Colleges in the United States and the United Kingdom share many great similarities, but an unflattering commonality they share is a tendency to censor what they consider offensive ideas. Although students in the UK don’t enjoy the same First Amendment protections as US students do, the principles that make free speech so beneficial and practical are universal.
In response to six student union groups across the UK banning Robin Thicke’s hit song “Blurred Lines” this semester, Sam Dumitriu of The Mancunion, the UK’s largest student newspaper, recently interviewed Greg about Unlearning Liberty and his thoughts on colleges’ censoring potentially offensive material, like “Blurred Lines.” In the interview, Greg notes that,
“Being offended is what happens when you have your deepest beliefs challenged, if you make it through four years of university without having your deepest beliefs challenged, you should ask for your money back.”
Greg goes on to say that pro-censorship student unions would do well to remember this important point. Check out the full interview here.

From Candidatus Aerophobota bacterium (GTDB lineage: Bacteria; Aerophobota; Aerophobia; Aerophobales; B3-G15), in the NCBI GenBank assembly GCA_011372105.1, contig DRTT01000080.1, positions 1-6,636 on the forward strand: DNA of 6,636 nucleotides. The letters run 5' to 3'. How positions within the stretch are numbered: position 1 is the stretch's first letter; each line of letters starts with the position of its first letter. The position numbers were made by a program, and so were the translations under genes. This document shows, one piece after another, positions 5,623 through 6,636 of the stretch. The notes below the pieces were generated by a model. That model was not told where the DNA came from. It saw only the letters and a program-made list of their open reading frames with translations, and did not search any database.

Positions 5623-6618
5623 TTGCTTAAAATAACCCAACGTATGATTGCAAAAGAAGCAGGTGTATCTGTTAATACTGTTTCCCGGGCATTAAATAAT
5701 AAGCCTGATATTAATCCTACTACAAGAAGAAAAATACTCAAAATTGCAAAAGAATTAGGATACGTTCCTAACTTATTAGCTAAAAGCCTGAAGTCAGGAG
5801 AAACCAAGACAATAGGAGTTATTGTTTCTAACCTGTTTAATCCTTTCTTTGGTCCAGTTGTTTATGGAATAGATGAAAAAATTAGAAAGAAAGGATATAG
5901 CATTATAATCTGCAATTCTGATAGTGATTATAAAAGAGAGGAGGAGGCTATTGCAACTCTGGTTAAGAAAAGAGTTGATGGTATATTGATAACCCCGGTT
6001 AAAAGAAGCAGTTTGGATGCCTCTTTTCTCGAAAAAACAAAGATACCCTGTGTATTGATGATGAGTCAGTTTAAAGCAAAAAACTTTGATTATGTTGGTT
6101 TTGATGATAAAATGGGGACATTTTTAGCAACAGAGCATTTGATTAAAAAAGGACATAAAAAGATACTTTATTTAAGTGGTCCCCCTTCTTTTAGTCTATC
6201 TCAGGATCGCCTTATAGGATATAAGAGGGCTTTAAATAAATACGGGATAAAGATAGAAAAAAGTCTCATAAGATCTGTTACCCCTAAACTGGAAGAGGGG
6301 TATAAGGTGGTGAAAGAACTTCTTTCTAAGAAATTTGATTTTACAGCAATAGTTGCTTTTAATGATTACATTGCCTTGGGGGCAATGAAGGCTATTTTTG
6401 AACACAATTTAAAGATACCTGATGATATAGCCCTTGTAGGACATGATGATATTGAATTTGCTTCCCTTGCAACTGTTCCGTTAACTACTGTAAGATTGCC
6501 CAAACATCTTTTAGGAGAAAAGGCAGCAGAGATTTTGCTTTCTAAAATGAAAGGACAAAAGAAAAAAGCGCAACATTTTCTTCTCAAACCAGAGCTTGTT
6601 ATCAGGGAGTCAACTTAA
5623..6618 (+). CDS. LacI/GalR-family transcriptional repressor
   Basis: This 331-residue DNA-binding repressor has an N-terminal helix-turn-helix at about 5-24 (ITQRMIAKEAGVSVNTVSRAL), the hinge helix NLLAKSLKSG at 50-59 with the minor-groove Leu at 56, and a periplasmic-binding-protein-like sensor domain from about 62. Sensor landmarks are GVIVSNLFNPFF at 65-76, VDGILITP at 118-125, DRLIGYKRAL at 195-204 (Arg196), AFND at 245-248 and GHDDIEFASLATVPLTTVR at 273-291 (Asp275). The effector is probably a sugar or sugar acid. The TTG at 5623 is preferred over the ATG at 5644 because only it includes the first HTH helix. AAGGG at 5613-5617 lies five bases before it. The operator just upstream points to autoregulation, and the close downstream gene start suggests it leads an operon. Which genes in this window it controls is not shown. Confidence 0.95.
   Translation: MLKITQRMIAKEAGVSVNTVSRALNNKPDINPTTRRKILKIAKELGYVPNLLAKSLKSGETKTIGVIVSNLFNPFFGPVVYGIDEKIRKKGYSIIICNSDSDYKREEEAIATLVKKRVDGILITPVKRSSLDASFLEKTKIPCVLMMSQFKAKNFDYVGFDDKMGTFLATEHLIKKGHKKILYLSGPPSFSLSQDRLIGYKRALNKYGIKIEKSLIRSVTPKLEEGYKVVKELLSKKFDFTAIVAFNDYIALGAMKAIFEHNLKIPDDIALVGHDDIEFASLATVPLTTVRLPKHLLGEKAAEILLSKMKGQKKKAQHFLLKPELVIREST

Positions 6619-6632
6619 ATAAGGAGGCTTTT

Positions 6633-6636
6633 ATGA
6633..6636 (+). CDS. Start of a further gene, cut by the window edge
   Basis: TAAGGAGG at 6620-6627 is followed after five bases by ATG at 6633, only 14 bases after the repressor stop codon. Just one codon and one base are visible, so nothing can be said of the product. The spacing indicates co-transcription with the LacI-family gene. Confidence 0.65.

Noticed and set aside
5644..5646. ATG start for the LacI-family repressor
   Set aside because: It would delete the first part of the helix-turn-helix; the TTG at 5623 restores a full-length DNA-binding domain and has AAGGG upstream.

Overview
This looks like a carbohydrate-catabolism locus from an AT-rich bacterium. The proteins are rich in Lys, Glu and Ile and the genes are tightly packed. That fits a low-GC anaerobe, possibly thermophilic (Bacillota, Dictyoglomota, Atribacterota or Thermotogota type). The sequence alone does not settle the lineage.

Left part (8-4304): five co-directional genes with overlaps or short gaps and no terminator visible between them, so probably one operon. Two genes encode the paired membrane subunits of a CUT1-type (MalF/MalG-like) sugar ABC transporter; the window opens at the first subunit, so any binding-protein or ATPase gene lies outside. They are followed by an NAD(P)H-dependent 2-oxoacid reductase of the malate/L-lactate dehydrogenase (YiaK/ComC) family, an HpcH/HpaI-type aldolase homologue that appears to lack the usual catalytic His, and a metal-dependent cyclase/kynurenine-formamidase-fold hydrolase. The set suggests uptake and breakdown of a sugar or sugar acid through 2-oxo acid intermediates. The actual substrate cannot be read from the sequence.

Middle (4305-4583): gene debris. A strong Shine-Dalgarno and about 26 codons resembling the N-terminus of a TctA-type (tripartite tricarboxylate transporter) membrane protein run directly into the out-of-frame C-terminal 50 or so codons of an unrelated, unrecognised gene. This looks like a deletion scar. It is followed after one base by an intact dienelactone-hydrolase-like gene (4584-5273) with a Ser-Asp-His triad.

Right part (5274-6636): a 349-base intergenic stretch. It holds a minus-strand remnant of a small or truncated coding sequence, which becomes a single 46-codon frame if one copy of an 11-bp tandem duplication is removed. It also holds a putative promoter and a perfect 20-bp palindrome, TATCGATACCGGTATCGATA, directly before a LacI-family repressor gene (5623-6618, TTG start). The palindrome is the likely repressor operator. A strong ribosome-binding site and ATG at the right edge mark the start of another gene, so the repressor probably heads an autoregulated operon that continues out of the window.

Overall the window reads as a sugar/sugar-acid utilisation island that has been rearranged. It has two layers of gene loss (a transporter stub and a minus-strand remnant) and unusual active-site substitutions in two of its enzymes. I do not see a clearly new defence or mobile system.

The Humanist: One of the things you lament in your book is that differences of opinion are no longer viewed as opportunities to learn or as chances to think through ideas. Please say more about that.
Lukianoff: Speech codes and changed attitudes about freedom of speech have created all of these negative feedback loops for expression and critical thinking. As you censor unpopular opinions you end up with classroom environments where individuals can’t really speak their minds. You also end up with students mostly talking to people they already agree with. The research on this is very strong—when you talk to people you already agree with, it thwarts development of critical thinking skills, and it makes people much more confident in what they already believe. It tends to make people more adamant, and exacerbates the serious problem of groupthink.
This semester, Greg Lukianoff spoke at Columbia University for the Students for Liberty Regional Conference in New York. He discussed the themes of Unlearning Liberty and how the stifling of free speech on campus has increased America’s political divisions and decreased civil discourse.
C-SPAN’s Book TV originally aired Greg’s speech on Saturday, November 17th at 11 p.m. and will air again on Sunday, November 25th at 7 p.m. Be sure to tune in!